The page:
• Conventional Chains: While these chains have less drag and might provide better performance for short races, they require more frequent maintenance.

Chain Lubrication

Proper lubrication is key to maintaining chain and sprocket health. Using the right chain lubricant can prevent drag and reduce wear.

  • Thick Lubes: These stay on the chain longer but may slow it down.
  • Thin Lubes: Better for allowing the chain to run freely, though they need to be applied more frequently.
  • Wax Types: These stay on the chain without penetrating the links, offering a balance between thick and thin lubes.

It’s important to avoid using motorcycle chain lubes as they are designed for lower-speed drives and larger wheels, which don’t suit the high-speed, high-stress conditions of go-karting.

Sprocket Ratio and Circuit Requirements

The ideal sprocket ratio depends on the engine and the circuit you’re racing at. Since different circuits have varying requirements, it's challenging to provide a one-size-fits-all answer. We recommend checking online resources or consulting with the circuit where you'll be racing to get specific advice tailored to your setup.

To assist further, here’s a useful guide for sprocket choices at various circuits:

Circuit Cadets (Comer W60) Cadets (Honda 20T) Cadets (WTP) Rotax (Mini Max) Rotax (Jnr) Rotax (Snr) Rotax (Snr Hvy) TKM 2/ (Jnr) TKM 2/ (Ext) (10T engine sprocket)
Bayford Meadows 93-95 75 95-97 12/85 12/83 12/85 88-89 88
Blackbushe (Camberley) 93-95 75 95-97 12/86 12/86 85-86 85-87
Boyndie 92 13/75 13/80 12/79 87 85
Buckmore 92 92-94 12/79 12/84 12/83 84-87 89
Clay Pigeon 86 71 88-90 13/71 12/70 12/75 77-78 77
Crail 12/80 12/83 81 77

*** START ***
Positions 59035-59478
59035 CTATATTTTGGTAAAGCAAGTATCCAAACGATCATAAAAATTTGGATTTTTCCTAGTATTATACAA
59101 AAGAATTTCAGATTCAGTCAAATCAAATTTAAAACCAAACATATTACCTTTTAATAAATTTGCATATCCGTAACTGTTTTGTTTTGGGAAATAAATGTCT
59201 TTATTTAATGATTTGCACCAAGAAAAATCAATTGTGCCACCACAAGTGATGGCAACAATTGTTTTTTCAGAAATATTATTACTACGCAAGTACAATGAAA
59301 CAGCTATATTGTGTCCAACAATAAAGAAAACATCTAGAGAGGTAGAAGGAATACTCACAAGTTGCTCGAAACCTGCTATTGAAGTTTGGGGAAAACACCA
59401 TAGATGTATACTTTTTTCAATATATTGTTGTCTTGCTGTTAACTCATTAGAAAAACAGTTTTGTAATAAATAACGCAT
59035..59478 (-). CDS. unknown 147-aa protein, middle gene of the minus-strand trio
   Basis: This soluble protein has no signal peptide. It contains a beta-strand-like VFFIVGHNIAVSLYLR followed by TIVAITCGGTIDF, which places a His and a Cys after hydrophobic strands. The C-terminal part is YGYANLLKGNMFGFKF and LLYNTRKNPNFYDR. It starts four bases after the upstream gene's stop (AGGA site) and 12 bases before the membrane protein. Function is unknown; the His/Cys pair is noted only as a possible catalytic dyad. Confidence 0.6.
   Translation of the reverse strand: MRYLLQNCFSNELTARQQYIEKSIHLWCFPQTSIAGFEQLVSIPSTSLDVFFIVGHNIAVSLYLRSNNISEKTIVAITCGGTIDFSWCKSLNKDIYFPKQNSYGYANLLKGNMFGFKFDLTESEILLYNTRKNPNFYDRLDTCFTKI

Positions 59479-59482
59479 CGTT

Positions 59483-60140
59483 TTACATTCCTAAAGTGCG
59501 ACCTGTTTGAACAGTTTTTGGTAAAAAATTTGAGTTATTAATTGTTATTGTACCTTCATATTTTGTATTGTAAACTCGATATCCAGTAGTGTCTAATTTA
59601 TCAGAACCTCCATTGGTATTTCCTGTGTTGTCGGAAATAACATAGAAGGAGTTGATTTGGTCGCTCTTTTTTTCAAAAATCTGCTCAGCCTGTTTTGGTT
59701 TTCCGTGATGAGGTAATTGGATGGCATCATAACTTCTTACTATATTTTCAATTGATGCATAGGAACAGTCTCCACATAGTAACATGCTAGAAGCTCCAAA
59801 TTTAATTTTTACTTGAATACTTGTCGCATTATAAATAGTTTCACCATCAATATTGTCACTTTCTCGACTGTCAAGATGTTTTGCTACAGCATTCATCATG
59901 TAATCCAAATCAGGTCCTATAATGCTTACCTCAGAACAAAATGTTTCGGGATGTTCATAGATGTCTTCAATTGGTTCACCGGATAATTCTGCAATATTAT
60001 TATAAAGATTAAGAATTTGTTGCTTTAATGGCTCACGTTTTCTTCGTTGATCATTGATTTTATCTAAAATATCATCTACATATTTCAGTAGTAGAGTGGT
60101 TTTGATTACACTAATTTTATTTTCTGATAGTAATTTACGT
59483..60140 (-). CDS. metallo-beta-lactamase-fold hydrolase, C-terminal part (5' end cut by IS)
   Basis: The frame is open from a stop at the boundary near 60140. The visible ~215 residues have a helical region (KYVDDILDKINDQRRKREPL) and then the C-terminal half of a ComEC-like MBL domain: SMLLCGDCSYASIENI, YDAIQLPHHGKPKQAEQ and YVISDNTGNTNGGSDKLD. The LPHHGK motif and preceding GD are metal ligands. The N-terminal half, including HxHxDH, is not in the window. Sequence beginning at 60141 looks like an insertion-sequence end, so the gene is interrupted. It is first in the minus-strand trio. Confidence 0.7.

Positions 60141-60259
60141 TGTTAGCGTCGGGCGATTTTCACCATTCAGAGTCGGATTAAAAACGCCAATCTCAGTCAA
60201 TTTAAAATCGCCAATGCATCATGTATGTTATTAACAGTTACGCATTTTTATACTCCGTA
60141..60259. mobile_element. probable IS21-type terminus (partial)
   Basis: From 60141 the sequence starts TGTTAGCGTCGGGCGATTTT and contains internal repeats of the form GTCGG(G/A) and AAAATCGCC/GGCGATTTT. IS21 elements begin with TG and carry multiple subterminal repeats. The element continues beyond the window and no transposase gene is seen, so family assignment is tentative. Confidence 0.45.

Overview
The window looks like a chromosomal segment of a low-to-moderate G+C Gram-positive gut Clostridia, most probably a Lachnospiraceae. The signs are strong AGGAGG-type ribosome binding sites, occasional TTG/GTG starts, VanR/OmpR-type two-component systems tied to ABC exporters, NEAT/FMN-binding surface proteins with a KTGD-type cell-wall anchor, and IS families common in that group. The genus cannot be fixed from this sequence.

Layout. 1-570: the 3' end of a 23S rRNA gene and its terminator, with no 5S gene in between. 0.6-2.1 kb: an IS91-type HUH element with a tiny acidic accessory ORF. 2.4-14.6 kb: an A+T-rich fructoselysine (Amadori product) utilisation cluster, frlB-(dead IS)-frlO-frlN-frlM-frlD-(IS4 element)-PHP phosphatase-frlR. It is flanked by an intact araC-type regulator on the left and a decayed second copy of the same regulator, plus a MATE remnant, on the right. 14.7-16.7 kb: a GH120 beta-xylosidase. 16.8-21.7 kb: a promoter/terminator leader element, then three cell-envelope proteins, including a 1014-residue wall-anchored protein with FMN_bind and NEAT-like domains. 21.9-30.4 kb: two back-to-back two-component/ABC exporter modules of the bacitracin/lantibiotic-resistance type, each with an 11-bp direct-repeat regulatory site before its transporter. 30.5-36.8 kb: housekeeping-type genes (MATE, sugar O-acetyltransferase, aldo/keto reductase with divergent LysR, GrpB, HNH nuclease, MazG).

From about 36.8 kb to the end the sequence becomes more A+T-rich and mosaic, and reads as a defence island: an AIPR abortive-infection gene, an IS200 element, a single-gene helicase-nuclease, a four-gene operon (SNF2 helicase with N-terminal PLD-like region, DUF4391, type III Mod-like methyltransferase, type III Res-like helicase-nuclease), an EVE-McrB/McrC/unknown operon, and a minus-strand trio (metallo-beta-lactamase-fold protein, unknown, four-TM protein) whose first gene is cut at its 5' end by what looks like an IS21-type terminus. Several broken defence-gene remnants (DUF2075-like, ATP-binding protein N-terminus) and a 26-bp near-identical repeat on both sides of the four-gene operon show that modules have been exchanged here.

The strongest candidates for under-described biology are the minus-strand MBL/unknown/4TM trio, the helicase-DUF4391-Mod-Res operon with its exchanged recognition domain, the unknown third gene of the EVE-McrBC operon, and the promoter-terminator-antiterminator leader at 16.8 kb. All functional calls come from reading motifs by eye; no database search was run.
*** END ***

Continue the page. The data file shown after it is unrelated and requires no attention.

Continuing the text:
Dunkeswell 94 96 12/83 12/89 86 86
Ellough (Beccles) 73 89-91 12/74 12/75 12/77 12/82 78-80 81
Forest Edge 91 73 91-93 13/79 12/80 12/81 85-86 81-83
Genk 86 73 87-88 13/73 13/74 12/77 76 75
Glan Y Gors 88 76 13/76 13/79 12/78 80-82 80
Golspie 12/72 78
Hooton Park 88 71 89 13/74 12/73 12/78 81 77-80
Hullavington 90-92 70-72 13/79 12/76 12/82 81-85 87
Kimbolton 95-97 95-99 12/79 12/84 84 82
Llandow 72 13/73 12/72 12/76 12/79-80 86
Lydd 13/73 12/72 12/76 12/79-80 86
Milton Keynes 13/79 12/80 88 87
Nutts Corner 12/89 87 85
Pembrey 12/89 86 85
PF International 88 87-93 13/75 12/75 12/79 12/80 83 79-80
Red Lodge 97 12/87 12/89 90 88
Rednal 12/80
Rissington 86-87 93-95 13/74 12/73 12/78 12/80 82 82
Rowrah 93 75 93-95 12/78 12/82 12/87 88 86
Rye House 93 82 95-96 12/80 12/82 12/86 12/87 87 86
Shennington 86 90-92 13/75 12/74 12/76 82 80
Stretton 13/77 12/81 84
Tattersall 12/89 88 87
Tilbury 86
Tockwith 12/89 88 87
Warden Law 91-94 71-72 13/79 12/85 88 87
Whilton Mill 88 73 89-91 13/78 13/80 12/80 12/82 85 81
Wigan 81 75 82-84 14/70 14/74 14/79 72 69-70
Wigan Valley 83 13/77 12/74 12/80 83-84 80-81
Wombwell 89 69-70 88-90 13/77 12/74 12/80 83-84 80-81
Woodthorpe 12/81

Disclaimer

The information used in this guide has been sourced from various websites online. While we strive to provide accurate and up-to-date information, we cannot guarantee its accuracy. We strongly recommend consulting professionals, local circuits, and kart manufacturers for the most precise and tailored advice for your specific needs.

In conclusion, selecting the right sprocket and maintaining your chain properly are vital steps in ensuring a smooth and competitive go-karting experience. If you have any questions or need further assistance, feel free to reach out to us. Happy racing!